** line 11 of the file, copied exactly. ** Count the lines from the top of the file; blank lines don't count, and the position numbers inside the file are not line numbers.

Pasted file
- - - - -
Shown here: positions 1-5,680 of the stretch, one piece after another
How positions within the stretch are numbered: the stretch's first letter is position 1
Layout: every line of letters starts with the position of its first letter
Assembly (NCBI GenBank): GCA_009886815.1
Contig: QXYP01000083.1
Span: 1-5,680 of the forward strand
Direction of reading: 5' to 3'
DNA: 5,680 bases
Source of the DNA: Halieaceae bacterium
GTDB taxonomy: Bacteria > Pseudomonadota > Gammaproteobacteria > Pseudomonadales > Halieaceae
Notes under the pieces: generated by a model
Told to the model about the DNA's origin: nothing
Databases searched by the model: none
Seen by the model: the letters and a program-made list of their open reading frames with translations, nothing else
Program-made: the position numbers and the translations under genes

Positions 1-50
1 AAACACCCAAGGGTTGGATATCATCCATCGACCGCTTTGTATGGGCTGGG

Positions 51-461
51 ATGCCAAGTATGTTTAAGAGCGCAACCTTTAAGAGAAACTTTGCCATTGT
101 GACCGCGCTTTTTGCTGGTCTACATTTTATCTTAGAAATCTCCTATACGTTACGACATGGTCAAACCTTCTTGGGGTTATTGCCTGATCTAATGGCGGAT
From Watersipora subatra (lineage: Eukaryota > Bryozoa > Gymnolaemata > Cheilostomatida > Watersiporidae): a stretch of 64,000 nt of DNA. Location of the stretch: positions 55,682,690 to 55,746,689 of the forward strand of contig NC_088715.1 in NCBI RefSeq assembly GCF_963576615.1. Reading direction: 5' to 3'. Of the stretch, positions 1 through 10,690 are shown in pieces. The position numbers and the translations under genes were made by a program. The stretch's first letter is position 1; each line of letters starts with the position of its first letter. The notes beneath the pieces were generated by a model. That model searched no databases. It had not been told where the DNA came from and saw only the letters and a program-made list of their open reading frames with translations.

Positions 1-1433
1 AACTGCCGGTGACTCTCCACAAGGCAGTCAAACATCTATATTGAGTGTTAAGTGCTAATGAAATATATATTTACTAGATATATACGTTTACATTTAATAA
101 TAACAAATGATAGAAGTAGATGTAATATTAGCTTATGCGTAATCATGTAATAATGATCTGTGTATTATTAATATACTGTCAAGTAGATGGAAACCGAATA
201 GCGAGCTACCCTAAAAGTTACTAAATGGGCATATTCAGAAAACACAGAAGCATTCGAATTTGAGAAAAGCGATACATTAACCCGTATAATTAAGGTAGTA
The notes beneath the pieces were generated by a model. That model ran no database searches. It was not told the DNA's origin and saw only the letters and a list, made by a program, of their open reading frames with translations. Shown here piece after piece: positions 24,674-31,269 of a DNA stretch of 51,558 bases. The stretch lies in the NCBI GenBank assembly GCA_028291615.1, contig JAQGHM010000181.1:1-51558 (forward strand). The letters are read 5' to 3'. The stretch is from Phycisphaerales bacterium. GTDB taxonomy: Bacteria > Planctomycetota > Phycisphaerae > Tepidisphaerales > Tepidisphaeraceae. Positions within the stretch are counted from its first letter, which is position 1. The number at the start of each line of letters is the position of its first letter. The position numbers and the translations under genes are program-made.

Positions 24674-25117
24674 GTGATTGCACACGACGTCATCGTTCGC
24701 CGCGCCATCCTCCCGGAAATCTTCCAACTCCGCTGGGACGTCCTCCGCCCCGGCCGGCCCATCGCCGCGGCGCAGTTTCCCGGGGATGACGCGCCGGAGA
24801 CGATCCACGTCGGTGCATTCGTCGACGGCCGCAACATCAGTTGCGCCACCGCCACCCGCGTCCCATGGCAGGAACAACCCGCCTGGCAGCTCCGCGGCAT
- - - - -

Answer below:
Notes under the pieces: generated by a model